10.  In fact, history will recall that careless remarks by Prof. Soludo (then Chief Economic Adviser to the President) hypothesizing a possible naira devaluation, condemned the naira to a free fall towards the end of 2003. Ray Echebiri, in his 2004 article in the Financial Standard, wrote that not even the assurances given by the then CBN Governor, Mr. Joseph Sanusi or President Obasanjo that any plans to devalue the naira existed only in the head of Professor Soludo could halt the fall of the naira from N128 to the dollar in the official market to about N140 between September and December 2003.

11. It is true that our foreign reserve accumulation is less than what it should be but the reason for this has been fully given, not as excuses but simply as fact: lower oil production and crude oil theft along with the refusal to save in the Excess Crude Account (ECA) are the reasons. Contrary to what Soludo said, oil production under President Obasanjo was higher than current levels. Quantities produced averaged 2.4 million bdp, 2.22 million bpd, and 2.21 million bpd in 2005, 2006, and 2007 respectively but has declined now to between 1.95 and 2.21 million bdp due to vandalism of the pipelines and the resulting “shut-ins” to fix the problem. It is true that had production been at the previous levels and had there been willingness to save we would have had more money in the ECA and also in the reserves. But the overriding setback to savings is that the State Governors felt it was their constitutional right to share the money. Please recall that even as we speak the States have taken the Federal Government to the Supreme Court on this issue

12. Soludo’s claim that 71 percent of Nigerians live below the poverty line is misleading and disingenuous. He uses 2011 statistics on poverty by the NBS to support his argument while ignoring more recent figures. But as stated in the Nigeria Economic Report 2014 by the World Bank, poverty rate in Nigeria has dropped from 35.2 percent of population in 2010/2011 to 33.1 percent in 2012/2013. By the way, the reason why our poverty numbers have been so wrong is that the National Bureau of Statistics (NBS), under Soludo’s supervision as CEA and Vice-Chair of the National Planning Commission, departed from the international standard method of poverty measurement. Is he now ignoring the right economic statistics to wilfully manipulate information?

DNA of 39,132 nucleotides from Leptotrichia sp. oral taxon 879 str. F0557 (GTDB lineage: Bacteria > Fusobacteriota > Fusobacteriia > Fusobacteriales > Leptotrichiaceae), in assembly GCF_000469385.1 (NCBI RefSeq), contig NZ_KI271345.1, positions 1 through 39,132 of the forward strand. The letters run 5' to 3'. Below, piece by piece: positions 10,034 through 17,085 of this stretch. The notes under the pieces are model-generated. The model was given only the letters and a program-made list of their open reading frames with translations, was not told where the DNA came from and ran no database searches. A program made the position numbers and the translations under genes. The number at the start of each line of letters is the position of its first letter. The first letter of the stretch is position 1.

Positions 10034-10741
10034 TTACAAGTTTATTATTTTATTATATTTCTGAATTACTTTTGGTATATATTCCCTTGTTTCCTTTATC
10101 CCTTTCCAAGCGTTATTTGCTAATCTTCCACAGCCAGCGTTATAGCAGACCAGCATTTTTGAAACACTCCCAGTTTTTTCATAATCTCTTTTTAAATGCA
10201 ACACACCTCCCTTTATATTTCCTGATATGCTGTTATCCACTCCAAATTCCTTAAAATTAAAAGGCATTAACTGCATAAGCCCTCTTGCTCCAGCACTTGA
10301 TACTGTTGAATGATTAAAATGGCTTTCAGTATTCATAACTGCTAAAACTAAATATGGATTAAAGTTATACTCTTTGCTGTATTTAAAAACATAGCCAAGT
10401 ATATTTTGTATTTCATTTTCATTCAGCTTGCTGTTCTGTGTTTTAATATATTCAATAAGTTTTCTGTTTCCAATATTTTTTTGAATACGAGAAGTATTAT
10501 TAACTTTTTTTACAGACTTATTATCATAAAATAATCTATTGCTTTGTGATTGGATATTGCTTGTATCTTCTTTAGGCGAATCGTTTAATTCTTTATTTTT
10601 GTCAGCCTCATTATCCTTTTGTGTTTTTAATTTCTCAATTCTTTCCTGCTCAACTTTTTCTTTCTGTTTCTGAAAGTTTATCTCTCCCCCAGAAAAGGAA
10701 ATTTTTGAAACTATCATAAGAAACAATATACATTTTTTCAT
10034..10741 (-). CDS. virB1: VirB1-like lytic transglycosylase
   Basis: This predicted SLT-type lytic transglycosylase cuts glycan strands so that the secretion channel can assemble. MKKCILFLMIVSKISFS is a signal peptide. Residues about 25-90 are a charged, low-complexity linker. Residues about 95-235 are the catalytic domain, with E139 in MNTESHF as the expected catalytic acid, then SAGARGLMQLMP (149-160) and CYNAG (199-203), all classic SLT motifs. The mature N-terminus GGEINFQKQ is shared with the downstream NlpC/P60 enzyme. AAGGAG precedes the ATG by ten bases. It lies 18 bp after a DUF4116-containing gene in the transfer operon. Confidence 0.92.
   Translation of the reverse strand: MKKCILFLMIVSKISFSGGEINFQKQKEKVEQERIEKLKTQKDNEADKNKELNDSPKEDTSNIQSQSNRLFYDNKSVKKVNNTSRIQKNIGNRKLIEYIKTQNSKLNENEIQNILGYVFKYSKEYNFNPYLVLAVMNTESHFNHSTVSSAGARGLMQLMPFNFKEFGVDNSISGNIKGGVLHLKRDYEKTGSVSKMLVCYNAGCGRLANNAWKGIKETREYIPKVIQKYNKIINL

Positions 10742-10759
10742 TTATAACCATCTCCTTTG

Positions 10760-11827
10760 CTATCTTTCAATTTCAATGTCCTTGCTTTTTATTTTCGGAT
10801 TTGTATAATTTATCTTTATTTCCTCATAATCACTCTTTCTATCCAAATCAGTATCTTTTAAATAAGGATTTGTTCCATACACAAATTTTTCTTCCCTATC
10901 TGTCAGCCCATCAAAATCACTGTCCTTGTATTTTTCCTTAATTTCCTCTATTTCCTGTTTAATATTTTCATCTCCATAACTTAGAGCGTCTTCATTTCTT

13.   No doubt we have a problem with unemployment in this country and we must deal with it. Indeed this Administration is dealing with it and stands proud of what it has accomplished so far and is pushing hard to accomplish much more. As a first step, the Administration, through the office of the Chief Economic Adviser to the President and the NBS, worked hard to determine how many jobs we need to create in a year. What you don’t measure you cannot make progress on. Why didn’t Soludo do this when he was CEA?

14.   We need to create about 1.8 million jobs a year in this country to cater for the new entrants into the labour market, but we also need to deal with the backlog of the unemployed and the underemployed, e.g. those selling on the streets. Dealing with this global challenge of unemployment is not an easy task for any country, as can be seen from the experiences of developed countries particularly in the euro area. But the Jonathan Administration is making good progress, creating an average of about 1.4 million jobs per year by driving quality growth in key sectors like Agriculture, where the bulk of new jobs are being created, Housing, Manufacturing, Financial Services, and the Creative Industries like Nollywood.

15.  In addition we have special programs to promote job creation among the youth and these include: